This is a guided retreat that the Pastoral Leadership Team (Elders and Pastors) of Zion Mennonite Church recently did together. Out of the need to “nurture the nurturers,” I drew it up, based on one of the books that has most nurtured me, Life of the Beloved, by an author who has often nurtured me, the late Fr. Henry Nouwen. First printed in 1992, it is still available in print, on Kindle, Audiobooks and other media. There is also a copy in Zion’s church library. I offer this retreat to anyone who would want to spend a few hours or a day even to reflect on the quotes and the questions drawn from this masterpiece of the Christian life, with only a few minor changes to the questions  that were geared specifically to the Pastoral Leadership Team.


Sometime in the 1980’s, a secular friend of Jewish background asked Fr. Henri Nouwen to write something about Christian spirituality that might speak to nonreligious people like himself. After much reflection, Nouwen first focused on the affirmation of God the Father to Jesus the Son, at his baptism (Mk. 1:9) and again on the Mount of Transfiguration: “You are my Beloved Son.”

Because of Christ’s willing identification with us, even among sinners in the water of baptism, everything that is his as God’s Beloved is ours as well:

 “In love God predestined us to adoption as sons through Jesus Christ to Himself, according to the kind intention of His will, to the praise of the glory of His grace, which He freely bestowed on us in the Beloved.” (Eph. 1: 5-6)

Life in Christ means receiving and living out the truth that God sees and says about us: “You are My Beloved.”

To explain how we are, and yet become, God’s Beloved, Nouwen then took the words of institution that he used for communion (Mt. 26: 26), in particular, the four verbs, and used them to describe four movements of the Christian spiritual life:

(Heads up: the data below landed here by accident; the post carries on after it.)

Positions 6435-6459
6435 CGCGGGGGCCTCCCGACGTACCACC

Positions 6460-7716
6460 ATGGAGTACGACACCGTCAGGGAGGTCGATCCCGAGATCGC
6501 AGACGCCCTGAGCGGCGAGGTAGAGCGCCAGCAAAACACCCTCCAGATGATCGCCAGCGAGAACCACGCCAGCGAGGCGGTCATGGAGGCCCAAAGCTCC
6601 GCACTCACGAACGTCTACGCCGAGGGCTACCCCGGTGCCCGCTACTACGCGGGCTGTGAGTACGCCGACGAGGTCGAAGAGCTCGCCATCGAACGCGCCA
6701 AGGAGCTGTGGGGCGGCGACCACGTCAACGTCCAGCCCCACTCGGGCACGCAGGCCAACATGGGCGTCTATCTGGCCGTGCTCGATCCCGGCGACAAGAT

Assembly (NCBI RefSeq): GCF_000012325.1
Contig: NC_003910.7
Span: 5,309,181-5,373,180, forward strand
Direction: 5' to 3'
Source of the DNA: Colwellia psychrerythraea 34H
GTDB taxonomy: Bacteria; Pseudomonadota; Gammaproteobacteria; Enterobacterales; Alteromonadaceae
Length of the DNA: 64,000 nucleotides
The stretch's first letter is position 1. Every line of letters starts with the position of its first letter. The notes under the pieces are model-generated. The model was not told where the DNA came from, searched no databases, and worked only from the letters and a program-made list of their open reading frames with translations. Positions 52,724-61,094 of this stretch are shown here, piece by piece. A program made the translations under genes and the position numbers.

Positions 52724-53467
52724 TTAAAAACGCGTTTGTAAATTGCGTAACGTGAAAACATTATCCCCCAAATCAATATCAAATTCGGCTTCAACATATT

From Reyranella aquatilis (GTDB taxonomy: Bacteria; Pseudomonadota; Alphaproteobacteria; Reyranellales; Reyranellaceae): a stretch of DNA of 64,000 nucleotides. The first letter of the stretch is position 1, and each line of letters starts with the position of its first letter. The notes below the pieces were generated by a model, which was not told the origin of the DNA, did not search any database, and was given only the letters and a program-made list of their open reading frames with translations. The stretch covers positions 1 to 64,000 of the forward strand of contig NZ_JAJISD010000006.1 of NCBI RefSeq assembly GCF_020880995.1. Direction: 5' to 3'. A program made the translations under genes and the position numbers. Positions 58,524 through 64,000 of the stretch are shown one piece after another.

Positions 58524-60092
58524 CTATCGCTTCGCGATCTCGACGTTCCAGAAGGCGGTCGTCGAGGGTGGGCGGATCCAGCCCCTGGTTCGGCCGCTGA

“Jesus took bread, and when he had blessed it, he broke it and gave it to his disciples…”

For Fr. Nouwen, accepting and living out our identity as God’s Beloved means that we understand ourselves and so live as those who are Taken (or Chosen), Blessed, Broken and Given. Below are some quotes from Life of the Beloved to read, followed by some questions for reflection


“…though the experience of being the Beloved has never been completely absent from my life, I never claimed it as my core truth. I kept running around it in large or small circles, always looking for someone or something able to convince me of my Belovedness…I was much more eager to listen to other, louder voices saying: ‘Prove that you are worth something; do something relevant, spectacular or powerful and then you will earn the love you so desire.’”

“Every time you listen with great attentiveness to the voice that calls you the Beloved, you will discover within yourself a desire to hear that voice longer and more deeply. It is like discovering a well in the desert.”

“From the moment we claim the truth of being the Beloved, we are faced with the call to become who we are.”

Questions to consider:

  • When and how did I first start to consider and accept that God loves me?
  • When and why might I find it hard to believe that God sees me and loves me as he does Jesus?


“We touch here a great spiritual mystery: to be chosen does not mean that others are rejected. It is very hard to conceive of this in a competitive world such as ours…It is not a competitive choice but a compassionate choice.”